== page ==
Low Job Placement Rates Put For-Profits at Risk

New figures show two California campuses owned by for-profit education firm Career Education Corp. appear to have placed fewer than 65 percent of graduates in jobs — the minimum job placement rate required by the Accrediting Council for Independent Colleges and Schools.

And while Career Education officials disclosed earlier this month that job placement rates at 36 of 49 health education and art and design schools had fallen below the minimum required by the accrediting agency, the new data show that as many as 45 of the campuses may have missed the mark.

At the International Academy of Design & Technology in Sacramento, for example, an estimated 39 percent of students who graduated between July 2010 and June 2011 got jobs in a related field.

The college sells itself as a ticket to an engaging career: “Attention all creative individuals: Now is the time to turn your talents into exciting career opportunities,” the website says. “We don't want you to just have a job; we want you to experience a career you love.”

Although students in the fashion design and marketing associate's degree program paid about $17,000 per year in tuition and fees, the new data shows fewer than 1 in 5 graduates of that program actually got jobs in the field.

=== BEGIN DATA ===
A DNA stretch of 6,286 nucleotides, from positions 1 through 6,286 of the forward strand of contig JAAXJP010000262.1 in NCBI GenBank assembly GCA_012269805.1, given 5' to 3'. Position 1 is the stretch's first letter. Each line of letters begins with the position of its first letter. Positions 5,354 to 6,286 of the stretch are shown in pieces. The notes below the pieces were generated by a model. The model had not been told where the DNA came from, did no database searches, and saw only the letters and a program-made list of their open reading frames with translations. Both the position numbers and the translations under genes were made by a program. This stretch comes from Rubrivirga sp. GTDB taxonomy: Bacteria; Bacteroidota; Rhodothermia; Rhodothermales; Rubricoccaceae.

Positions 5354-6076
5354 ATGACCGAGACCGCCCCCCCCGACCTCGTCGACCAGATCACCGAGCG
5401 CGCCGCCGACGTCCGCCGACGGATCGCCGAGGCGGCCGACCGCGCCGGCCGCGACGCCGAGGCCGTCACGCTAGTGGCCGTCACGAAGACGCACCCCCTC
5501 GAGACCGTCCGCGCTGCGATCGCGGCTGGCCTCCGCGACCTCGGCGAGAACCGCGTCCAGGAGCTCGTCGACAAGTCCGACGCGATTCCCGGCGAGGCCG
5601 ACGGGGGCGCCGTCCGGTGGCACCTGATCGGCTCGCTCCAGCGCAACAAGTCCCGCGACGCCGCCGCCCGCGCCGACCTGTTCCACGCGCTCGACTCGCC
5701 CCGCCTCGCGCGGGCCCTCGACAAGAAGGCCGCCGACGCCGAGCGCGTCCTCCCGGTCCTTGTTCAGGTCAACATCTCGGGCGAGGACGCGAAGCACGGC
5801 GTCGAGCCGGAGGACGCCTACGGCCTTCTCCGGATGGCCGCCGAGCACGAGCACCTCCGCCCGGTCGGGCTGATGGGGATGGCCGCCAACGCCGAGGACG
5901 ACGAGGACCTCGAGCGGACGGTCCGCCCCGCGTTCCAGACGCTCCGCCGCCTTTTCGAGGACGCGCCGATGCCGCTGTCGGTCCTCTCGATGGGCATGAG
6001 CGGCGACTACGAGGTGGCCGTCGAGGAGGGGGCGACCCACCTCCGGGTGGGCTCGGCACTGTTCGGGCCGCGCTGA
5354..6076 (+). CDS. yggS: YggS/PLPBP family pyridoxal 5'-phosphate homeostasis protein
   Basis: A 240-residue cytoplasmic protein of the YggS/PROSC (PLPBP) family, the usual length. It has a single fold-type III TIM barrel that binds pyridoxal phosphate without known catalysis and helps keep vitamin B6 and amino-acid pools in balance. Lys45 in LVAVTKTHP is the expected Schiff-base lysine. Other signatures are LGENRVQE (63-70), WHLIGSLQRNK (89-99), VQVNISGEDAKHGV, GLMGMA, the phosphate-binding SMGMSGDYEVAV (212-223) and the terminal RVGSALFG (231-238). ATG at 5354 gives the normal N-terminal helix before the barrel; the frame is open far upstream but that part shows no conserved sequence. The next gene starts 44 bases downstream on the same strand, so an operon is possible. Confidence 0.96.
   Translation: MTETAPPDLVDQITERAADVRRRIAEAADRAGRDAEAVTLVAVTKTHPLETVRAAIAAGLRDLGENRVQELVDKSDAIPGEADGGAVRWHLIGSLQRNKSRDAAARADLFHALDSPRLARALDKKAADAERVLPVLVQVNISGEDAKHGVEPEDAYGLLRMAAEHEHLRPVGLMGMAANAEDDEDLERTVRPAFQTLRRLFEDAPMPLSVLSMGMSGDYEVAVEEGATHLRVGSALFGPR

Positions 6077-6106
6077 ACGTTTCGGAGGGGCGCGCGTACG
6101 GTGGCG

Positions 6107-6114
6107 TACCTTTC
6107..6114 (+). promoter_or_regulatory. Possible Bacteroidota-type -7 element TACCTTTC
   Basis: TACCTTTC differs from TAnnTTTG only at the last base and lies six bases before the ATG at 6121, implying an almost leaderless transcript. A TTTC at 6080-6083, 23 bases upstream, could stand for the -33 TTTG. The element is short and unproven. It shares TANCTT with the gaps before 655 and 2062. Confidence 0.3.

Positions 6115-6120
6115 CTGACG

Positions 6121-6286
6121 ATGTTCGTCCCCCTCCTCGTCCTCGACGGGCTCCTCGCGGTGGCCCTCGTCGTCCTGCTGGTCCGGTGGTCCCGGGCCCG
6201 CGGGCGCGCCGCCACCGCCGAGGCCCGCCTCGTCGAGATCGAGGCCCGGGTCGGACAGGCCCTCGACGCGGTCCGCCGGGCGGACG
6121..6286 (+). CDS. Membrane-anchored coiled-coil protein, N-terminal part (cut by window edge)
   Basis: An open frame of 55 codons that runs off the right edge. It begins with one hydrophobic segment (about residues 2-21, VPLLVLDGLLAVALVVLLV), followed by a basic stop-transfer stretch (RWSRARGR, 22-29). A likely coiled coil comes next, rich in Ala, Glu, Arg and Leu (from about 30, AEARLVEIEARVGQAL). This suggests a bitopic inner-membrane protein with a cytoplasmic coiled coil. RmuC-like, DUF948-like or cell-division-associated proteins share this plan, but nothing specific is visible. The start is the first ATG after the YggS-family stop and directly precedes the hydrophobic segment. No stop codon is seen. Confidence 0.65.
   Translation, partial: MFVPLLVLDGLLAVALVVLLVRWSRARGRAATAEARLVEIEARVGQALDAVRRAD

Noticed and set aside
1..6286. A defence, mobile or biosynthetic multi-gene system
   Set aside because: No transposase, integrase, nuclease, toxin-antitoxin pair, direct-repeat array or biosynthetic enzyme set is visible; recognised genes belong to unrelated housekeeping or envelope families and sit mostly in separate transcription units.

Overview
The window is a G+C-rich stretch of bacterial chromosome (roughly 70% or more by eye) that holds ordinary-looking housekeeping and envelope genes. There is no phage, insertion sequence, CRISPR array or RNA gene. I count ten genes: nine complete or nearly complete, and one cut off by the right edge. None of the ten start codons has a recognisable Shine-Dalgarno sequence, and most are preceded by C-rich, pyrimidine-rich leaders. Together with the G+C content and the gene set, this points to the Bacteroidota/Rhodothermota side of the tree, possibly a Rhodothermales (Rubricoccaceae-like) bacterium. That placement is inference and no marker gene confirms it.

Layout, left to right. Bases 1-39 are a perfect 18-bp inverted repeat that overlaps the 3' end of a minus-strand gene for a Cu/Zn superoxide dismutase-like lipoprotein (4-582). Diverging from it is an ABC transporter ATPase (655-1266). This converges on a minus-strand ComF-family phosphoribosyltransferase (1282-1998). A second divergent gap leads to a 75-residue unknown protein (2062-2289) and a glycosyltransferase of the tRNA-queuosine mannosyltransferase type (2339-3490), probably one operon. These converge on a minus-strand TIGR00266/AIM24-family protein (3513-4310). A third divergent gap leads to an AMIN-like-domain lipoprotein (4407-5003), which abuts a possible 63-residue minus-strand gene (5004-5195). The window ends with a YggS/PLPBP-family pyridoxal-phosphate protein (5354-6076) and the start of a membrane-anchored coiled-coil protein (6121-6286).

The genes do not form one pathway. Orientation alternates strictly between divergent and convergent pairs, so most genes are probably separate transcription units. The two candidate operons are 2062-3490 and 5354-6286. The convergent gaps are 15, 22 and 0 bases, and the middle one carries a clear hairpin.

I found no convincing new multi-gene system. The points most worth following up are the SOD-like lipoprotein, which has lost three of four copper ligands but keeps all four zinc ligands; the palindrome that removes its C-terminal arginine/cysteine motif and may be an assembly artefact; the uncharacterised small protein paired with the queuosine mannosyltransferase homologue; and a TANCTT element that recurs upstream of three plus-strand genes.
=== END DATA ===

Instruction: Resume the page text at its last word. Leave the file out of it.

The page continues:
Career Education officials disclosed earlier this month that an independent investigation by outside counsel found that most of its health and art and design campuses had inflated the 2010-11 job placement rates that were about to be reported to accreditors. The investigation was prompted by a subpoena from the New York attorney general’s office.

"We have uncovered what were going to be recorded as placements were not genuine placements, according to our standards," Career Education CEO Steven Lesnik said Nov. 3.
After promising to disclose the correct rates to students, Career Education officials this week posted new figures on each college’s website.

It turns out that the independent investigators didn’t examine employment information for every single graduate. They only reviewed – and corrected – a “statistically valid” sample. When they extrapolate their findings to the entire group of graduates, job placement rates fall below 65 percent for 45 out of the 49 colleges they investigated.

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